Discovery determinations rest with the sound discretion of the motion court (Andon v 302-304 Mott St. Assoc., 94 N.Y.2d 740, 745 ). This Court is nonetheless vested with a corresponding power to substitute its own discretion for that of the motion court (id.). Notwithstanding our own discretion, "deference is afforded to the trial court's discretionary determinations regarding disclosure" (Don Buchwald & Assoc. v Marber-Rich, 305 A.D.2d 338, 338 [1st Dept 2003][internal quotation marks omitted]). Unlike the dissent, we find no abuse of the court's discretion given the paucity of support for the motion in the first instance. Specifically, defendants' argument regarding the relevance of Gumbs's medical history as set forth in his deposition was improperly made for the first time in their reply papers (see e.g. Ambac Assur. Corp. v DLJ Mtge. Capital, Inc., 92 A.D.3d 451, 452 [1st Dept 2012]). The purpose of reply papers "is to address arguments made in opposition to the position taken by the movant and not to permit the movant to introduce new arguments in support of the motion" (id. [internal quotation marks omitted]). This impropriety deprived plaintiffs of an opportunity to respond to the argument. Accordingly, the denial of defendants' motion was reasonable and supported by law.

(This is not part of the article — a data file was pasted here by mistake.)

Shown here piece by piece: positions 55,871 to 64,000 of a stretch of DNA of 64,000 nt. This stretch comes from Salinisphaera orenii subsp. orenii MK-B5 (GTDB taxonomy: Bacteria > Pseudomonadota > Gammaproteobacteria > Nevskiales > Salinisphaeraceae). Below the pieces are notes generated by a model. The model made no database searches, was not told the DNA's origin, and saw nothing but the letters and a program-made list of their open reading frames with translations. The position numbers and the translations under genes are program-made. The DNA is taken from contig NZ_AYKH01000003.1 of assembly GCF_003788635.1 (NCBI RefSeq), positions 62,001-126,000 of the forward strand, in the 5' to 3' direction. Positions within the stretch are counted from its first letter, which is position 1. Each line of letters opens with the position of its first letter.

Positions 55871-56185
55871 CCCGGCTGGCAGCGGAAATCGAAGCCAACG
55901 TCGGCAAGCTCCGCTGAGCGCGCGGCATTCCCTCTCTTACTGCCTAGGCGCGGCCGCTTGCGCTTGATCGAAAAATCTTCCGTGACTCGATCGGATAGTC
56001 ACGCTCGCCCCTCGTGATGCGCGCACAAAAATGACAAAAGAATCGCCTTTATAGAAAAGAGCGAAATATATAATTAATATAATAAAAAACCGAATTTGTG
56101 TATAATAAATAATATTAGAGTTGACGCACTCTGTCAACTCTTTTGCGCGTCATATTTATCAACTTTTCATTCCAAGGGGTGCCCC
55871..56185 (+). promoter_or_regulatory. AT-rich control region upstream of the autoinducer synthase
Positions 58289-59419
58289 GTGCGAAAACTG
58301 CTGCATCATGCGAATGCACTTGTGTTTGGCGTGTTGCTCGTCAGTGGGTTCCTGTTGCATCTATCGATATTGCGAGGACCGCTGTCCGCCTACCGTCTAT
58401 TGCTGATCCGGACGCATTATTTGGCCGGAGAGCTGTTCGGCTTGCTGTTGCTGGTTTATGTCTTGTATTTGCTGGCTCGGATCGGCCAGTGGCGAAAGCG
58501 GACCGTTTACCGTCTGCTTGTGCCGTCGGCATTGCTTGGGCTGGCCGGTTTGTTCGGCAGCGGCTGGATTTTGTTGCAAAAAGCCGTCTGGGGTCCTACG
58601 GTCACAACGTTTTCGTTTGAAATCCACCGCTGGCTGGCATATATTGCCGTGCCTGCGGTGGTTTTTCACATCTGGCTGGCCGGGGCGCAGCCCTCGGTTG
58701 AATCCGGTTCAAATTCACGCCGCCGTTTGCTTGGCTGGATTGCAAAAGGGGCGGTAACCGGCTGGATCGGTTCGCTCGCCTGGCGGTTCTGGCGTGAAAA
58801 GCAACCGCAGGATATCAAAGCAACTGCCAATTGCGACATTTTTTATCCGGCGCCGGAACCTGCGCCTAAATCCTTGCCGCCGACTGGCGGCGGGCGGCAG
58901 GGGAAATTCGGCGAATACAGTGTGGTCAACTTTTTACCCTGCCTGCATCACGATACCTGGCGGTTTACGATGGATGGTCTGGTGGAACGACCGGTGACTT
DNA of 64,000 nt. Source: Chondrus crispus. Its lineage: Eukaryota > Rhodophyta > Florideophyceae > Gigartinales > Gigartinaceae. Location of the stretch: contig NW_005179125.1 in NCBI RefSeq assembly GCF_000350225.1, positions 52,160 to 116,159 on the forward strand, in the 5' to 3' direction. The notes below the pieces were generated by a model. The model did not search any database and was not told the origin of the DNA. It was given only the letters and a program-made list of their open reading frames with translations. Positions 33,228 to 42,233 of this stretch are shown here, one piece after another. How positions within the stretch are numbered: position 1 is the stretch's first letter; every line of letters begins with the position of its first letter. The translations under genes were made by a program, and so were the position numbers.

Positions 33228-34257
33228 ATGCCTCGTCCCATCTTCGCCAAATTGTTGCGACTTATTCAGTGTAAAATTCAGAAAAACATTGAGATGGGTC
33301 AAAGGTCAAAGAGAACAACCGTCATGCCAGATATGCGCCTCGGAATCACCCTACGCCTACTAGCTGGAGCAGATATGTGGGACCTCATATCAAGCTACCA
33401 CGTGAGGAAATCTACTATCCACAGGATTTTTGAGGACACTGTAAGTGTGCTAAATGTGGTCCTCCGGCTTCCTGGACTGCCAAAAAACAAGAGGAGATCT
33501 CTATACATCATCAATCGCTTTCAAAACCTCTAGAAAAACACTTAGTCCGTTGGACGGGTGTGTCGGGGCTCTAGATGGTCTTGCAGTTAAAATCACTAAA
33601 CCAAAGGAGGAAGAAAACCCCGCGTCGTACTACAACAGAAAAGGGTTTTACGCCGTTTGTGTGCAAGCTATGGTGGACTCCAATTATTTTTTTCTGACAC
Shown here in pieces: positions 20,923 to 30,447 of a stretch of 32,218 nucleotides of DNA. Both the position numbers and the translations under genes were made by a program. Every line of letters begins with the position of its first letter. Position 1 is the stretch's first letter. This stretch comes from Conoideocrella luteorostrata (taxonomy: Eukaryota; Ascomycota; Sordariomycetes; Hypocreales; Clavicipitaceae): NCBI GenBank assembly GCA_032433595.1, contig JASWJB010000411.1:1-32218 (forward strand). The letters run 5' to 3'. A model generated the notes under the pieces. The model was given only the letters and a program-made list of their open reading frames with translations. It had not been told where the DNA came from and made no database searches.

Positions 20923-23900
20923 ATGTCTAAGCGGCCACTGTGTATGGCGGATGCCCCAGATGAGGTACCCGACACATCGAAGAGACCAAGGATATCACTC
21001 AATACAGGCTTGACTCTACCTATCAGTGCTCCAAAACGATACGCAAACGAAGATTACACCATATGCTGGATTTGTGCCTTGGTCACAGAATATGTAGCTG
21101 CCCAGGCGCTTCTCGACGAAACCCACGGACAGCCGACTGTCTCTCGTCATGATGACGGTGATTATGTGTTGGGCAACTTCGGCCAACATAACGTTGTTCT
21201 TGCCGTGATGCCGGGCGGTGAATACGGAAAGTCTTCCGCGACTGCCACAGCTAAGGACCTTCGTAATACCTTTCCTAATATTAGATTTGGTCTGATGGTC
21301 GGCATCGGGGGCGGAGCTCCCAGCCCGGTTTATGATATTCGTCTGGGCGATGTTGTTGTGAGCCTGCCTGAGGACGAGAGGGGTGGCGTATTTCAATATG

We, otherwise, find no occasion to substitute our own discretion for that of the motion court. Gumbs's waiver of his physician-patient privilege is limited in scope to "those conditions affirmatively placed in controversy" (Felix v Lawrence Hosp. Ctr., 100 A.D.3d 470, 471 [1st Dept 2012]). Gumbs did not place his entire medical condition in controversy by suing to recover damages for orthopedic injuries (see e.g. Schiavone v Keyspan Energy Delivery NYC, 89 A.D.3d 916, 916-917 [2d Dept 2011]).
All concur except Freedman and Gische, JJ. who dissent in a memorandum by Gische, J. as follows:
GISCHE, J. (dissenting)
I respectfully dissent and would reverse the order denying defendants' motion and would direct the production of the requested discovery because plaintiff, by claiming that his enumerated injuries have resulted in his permanent inability to work and permanent or long lasting loss of enjoyment of life, has placed his general health and medical history at issue.